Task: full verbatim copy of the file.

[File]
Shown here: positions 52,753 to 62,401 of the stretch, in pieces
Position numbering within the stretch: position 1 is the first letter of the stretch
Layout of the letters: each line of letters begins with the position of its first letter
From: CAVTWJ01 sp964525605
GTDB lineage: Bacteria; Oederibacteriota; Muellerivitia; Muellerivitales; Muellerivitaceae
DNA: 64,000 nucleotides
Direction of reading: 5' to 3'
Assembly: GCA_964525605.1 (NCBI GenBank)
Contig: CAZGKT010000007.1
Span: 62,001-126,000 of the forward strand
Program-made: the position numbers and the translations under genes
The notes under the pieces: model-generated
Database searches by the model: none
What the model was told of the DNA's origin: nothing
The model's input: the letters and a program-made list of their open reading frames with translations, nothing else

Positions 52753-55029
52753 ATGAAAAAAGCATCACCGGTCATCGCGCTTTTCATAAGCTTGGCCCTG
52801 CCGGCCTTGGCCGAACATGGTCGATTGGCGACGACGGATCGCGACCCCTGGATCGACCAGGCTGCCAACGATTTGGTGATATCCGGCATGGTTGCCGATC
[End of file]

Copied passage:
Shown here: positions 52,753 to 62,401 of the stretch, in pieces
Position numbering within the stretch: position 1 is the first letter of the stretch
Layout of the letters: each line of letters begins with the position of its first letter
From: CAVTWJ01 sp964525605
GTDB lineage: Bacteria; Oederibacteriota; Muellerivitia; Muellerivitales; Muellerivitaceae
DNA: 64,000 nucleotides
Direction of reading: 5' to 3'
Assembly: GCA_964525605.1 (NCBI GenBank)
Contig: CAZGKT010000007.1
Span: 62,001-126,000 of the forward strand
Program-made: the position numbers and the translations under genes
The notes under the pieces: model-generated
Database searches by the model: none
What the model was told of the DNA's origin: nothing
The model's input: the letters and a program-made list of their open reading frames with translations, nothing else

Positions 52753-55029
52753 ATGAAAAAAGCATCACCGGTCATCGCGCTTTTCATAAGCTTGGCCCTG
52801 CCGGCCTTGGCCGAACATGGTCGATTGGCGACGACGGATCGCGACCCCTGGATCGACCAGGCTGCCAACGATTTGGTGATATCCGGCATGGTTGCCGATC